The effort and determination the Bangor City Council showed planning a new facility that fills the current and future needs of our region is impressive. The Council and city staff were able to work with the architect and builder to create a design that fits those needs without increasing the tax burden for Bangor residents. When history reveals itself I believe that we will look at this time as the tipping point for Bangor to establish itself as the true heart of Maine. This will not be due purely to physical location, but because of the vibrant heartbeat of our Maine Center along with all it brings: new jobs and people seeking the best our state has to offer as the preferred destination in Maine. Area businesses understand the abundance of opportunities we will all share as a result of our well deliberated investment.
It’s disheartening that those opposing Bangor’s future as an event destination use threats of property tax hikes as a scare tactic.
Our council committed to building only what the city can pay for out of the Hollywood Slots revenue stream restricted (by a city-wide vote) for a new facility as well as dollars designated for downtown improvements through the Downtown TIF District.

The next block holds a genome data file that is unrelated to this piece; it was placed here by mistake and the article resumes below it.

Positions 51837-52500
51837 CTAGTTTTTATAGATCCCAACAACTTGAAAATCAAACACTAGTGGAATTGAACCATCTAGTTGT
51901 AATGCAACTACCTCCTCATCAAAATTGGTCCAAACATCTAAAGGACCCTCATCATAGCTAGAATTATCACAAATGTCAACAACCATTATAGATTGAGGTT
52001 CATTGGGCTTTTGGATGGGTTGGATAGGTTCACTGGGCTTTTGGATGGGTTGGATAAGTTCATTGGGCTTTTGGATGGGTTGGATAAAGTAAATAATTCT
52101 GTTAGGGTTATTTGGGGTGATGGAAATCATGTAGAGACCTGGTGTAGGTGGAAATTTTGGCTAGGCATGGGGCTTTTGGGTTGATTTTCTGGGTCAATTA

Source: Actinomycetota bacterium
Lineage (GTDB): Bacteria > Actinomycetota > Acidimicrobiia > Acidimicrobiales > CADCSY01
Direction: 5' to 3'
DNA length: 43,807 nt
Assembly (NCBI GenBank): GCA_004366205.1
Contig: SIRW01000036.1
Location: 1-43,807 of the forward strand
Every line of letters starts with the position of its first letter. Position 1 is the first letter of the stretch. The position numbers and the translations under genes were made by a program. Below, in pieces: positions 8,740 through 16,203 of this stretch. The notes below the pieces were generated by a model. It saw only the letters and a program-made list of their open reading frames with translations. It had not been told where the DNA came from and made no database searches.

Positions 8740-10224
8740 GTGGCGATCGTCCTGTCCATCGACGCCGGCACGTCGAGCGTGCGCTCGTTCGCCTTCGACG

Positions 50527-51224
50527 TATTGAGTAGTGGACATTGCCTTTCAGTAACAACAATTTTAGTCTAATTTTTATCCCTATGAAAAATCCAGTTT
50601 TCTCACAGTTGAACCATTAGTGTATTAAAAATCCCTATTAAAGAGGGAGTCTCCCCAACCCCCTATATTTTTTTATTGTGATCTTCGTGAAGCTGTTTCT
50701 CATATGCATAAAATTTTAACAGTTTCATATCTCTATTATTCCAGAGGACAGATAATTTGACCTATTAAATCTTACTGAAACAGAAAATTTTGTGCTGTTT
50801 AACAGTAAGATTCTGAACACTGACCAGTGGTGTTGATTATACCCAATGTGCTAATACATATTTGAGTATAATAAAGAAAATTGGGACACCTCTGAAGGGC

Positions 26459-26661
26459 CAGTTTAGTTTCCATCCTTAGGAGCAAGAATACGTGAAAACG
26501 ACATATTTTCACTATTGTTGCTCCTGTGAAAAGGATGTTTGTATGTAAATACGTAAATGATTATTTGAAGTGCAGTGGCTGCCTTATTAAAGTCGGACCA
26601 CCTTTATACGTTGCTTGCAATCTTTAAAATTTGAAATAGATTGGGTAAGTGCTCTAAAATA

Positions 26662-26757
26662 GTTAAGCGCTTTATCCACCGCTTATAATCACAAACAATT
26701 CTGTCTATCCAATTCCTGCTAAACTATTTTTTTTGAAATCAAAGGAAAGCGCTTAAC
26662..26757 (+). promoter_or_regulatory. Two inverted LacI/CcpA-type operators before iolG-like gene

The cost of the proposed facility is $65 million. There is nearly $11 million of Hollywood Slots restricted revenue already in the bank.
The city’s finance department is comfortable we can finance $54 million without increasing property taxes.
Fear not. Be in awe. Build it right, build it now.
• • •
When Gov. LePage says that he is going to “put people ahead of politics,” or John Boehner and Mitch McConnell tell us that “the people have spoken,” they are not referring to you and me.
Instead, thanks to the recent Bush-Cheney right-wing Supreme Court ruling, they’re talking about Exxon-Mobil people, insurance industry people, chemical industry people, Plum Creek people, etc.
The ugly truth is that they could not possibly care any less for “we the people” or the planet that we all live on.
Lionel R. LaPointe Sr.
• • •